As the title implies, this post is all about getting your hands dirty. In fact, this is a bold-faced celebration of dirty hands – not in the Rod Blagodevich style – but more like this:
Yes, those are honest to goodness dirty hands. They belong to these people:
And why are their hands dirty? Because warehouses are dirty. Why were they in a warehouse? Because that’s the environment we needed in order to have enough “elbow room” for shooting miniature sets requiring extremely deep backgrounds. It’s all for a project that plays with forced perspective shots (among other visual tricks). This is the team that kindly agreed to participate in the craziness this weekend, willing to sacrifice some of their hard-earned time off for sake of visual experimentation. It’s what we at Mindclay call an “incubator” project. Fun material and definitely a great creative challenge, but also a test of the fortitude of all involved. Conditions included:
The aforementioned dirt
Oppressive heat and sweltering conditions
A fog machine that wouldn’t play nice
Bald guy making things up as he went along
But it wasn’t all trial and tribulation. We had some fun along the way.
Can’t wait to share the finished results with you. But, for the time being, I’ll offer this shout out to our weekend visual effects crew – Nick, Sealii, Chance, Max, Sarah, Suzanne – awesome job everybody! Next time I promise less dirt and more beverages!
This edition of Coolest Things in the Universe “focuses” on a very cool newly-developed technology by some smartypants in Mountain View, CA.
It’s a camera person’s dream… Shoot first, focus later.
The science behind it is pretty cool. Lytro, a company concentrated on the innovation of images, is developing a new kind of camera based on “light field” technology, something previously considered unimaginable for a standard camera to be able to capture. Light field technology captures all the light rays streaming into the camera, in contrast to standard cameras that just interpret all the light as one light source. This makes it possible for the camera to interpret light hitting items from the immediate foreground to the distant background.
With this technology, they’ve also created a software that allows user to interface with the images in a completely new way. They call it the “living photograph”. (Check it out here!)
With this combination of tools, someone can take a photo (without focusing), load the photo on their computer, and then have the ability and flexibility to focus at any focal length on the image.
Obviously, the implications of this technology are huge.
Users will be able to take photos much faster, have infinite flexibility, and (just as impressively) they’ll be able to do so in much lower light since there is so much light being captured through the sensor. And if that weren’t enough, this technology also works with the rapidly expanding 3D trend, as it’s images can also be 3D images.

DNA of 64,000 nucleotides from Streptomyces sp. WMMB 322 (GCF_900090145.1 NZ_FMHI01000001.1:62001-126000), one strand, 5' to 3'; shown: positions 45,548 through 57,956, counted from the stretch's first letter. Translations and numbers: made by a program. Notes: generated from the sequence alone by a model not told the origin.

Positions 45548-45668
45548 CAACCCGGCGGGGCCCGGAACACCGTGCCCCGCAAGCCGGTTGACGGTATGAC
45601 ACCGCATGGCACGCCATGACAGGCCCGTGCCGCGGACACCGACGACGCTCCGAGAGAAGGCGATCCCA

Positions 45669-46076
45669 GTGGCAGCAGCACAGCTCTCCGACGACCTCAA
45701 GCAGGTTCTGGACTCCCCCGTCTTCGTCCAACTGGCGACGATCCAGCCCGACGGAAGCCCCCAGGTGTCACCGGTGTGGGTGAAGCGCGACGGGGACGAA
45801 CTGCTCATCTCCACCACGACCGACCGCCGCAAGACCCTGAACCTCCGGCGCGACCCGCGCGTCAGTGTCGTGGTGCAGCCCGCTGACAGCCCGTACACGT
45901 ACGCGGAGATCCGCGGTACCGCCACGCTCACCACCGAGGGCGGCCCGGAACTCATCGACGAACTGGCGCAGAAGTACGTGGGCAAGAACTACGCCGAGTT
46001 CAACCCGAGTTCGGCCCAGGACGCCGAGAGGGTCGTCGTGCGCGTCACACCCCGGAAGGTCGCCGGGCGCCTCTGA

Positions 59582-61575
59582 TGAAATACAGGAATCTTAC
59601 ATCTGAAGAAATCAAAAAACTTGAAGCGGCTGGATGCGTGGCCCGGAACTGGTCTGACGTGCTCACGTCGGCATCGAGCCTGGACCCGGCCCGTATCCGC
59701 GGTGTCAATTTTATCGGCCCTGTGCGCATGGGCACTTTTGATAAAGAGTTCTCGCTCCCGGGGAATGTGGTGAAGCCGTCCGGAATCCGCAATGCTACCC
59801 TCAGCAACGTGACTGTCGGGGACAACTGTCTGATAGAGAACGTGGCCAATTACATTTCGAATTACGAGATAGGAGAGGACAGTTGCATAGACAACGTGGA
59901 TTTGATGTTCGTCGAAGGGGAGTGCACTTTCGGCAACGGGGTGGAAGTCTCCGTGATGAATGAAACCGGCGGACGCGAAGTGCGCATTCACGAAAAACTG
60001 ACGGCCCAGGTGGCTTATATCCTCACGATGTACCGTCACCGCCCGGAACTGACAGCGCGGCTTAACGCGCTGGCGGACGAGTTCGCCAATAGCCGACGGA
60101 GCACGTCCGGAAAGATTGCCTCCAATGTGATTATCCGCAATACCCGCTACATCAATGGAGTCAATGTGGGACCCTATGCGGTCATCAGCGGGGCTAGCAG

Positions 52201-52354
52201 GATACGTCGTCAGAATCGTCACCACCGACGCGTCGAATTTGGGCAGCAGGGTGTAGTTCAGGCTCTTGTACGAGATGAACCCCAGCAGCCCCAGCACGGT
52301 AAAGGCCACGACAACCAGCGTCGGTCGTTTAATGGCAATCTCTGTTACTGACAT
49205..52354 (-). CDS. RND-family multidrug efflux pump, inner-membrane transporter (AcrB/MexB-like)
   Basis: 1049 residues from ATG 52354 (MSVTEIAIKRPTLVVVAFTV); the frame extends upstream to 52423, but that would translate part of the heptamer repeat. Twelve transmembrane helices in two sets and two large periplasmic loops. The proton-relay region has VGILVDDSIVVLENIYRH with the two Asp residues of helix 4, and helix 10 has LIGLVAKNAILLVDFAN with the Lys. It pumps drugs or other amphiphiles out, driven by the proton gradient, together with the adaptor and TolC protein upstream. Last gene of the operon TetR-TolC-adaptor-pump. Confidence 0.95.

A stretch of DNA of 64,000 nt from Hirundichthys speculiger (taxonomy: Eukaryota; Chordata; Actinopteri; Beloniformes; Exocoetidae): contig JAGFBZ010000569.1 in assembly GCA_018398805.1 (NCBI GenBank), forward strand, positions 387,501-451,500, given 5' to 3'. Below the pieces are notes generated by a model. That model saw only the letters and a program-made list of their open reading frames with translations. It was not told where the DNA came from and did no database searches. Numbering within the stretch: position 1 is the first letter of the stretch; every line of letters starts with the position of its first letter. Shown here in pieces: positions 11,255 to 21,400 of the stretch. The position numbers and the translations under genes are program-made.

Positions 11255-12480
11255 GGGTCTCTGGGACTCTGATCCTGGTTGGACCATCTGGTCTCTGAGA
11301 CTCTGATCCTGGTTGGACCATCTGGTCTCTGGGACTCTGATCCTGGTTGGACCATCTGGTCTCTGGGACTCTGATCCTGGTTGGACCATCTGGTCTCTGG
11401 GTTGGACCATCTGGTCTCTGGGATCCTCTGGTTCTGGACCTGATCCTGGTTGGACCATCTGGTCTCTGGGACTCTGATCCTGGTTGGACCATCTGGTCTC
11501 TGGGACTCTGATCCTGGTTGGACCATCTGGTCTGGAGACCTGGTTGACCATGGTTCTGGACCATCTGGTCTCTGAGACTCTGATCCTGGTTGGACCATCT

Also, makes you wonder when this technology will spread to digital video…
Because of the amazing potential of this super-cool technology, Lytro’s “Living Picture” development has landed one of the titles of “Coolest Things in the Universe”.
When things change, people start to get nervous. And by people I mean corporations with obscene amounts of money at stake. And by things changing, I mean everything.
With respect to the current public entertainment trends, everything is digital, online, in the palm of the consumer’s hands. And with this enormous shift in entertainment trends from television to all the current options, it’s not surprising that things would start to get confusing, and a little heated.
The hard-lined regulations for TV, commercials, movies, and the like, are becoming more and more blurred at an unprecedented rate.
Discussions are beginning to surface on a wide variety of topics that are unfamiliar to most. And when network money is involved, the discussions quickly turn into debates on the ownership of digital space, defining the rules for digital content streaming, determining geographic limitations on advertising when everything is online, and so on.
These are very complex and ambiguous topics, topics that – until recently – have either not existed or had hard definitive answers. But with change comes confusion.
Recently, Viacom has taken out their war paint, and prepared for legal battle. They started, first, with Time Warner. (Specifically Time Warner Cable’s iPod app.) And literally, a day after they came up from air on that one, they dove right back in with Cablevision, again, about their iPad app.
What has gotten Viacom so pissed off? Well, the deal is this:
Viacom claims to have not given permission to stream their programming on the iPad. And Cablevision claims that the iPad app functions exactly as a television would, thus no licensing agreements have been broken.
What I think is interesting is this: there is no clear legal precedent on matters like these, because the technology has blossomed so recently. I’m interested in the months following this debate, what happens in this courtroom, and the inevitable hundreds more on cases just like this.
What changes in restrictions and in availability will there be?
And with new amazing technologies like this developing, will there ever be an answer to questions like “who owns the air”?
Often times, I see people thanking others for following them on Twitter, a bad habit carried over from older types of media, in which the one being observed thanks the audience for observing.
Thanks for watching!
Thanks for listening!
Thanks for following me!
However, when you come to think of it, people don’t follow you to do you a favor. They do it entirely for selfish purposes. They follow you because you give them information, because you entertain them, because you answer questions for them (or that are at least relevant to them), because you give them something they want… Because you give them value.
That’s right. The real value of a follow is the value you decide to give, not the other way around.
If anything, they’re the ones that should thank you.
But I know… I get it. We’re the ones being observed, so we want to show them our fake humility so that they like us more. We’re so desperate to be liked, that we look for ways to boost that approval even in people that have already decided to listen to us.
The risk we run in thanking people for following us is in thinking they’re the ones doing you a favor, when it’s actually quite the opposite. You’re the one serving them, therefore the responsibility to be awesome, to deliver great content, to help, all of the above is entirely upon your shoulders. Stray away from this mission, and your online persona turns bland, self-serving and non-valuable.
Do you want your followers, subscribers and likers to like you more? Here’s what to do: Keep giving ‘em great stuff. Heck, give out your best stuff. And do it in volume. And for free.
Not only will they like you, they will thank you, reward you, and refer you to others that will follow you the same.
And no, I won’t thank you for reading this… But I do sincerely hope this was of value to you. :)
- The Twitter Thanking Crisis (ninabadzin.com)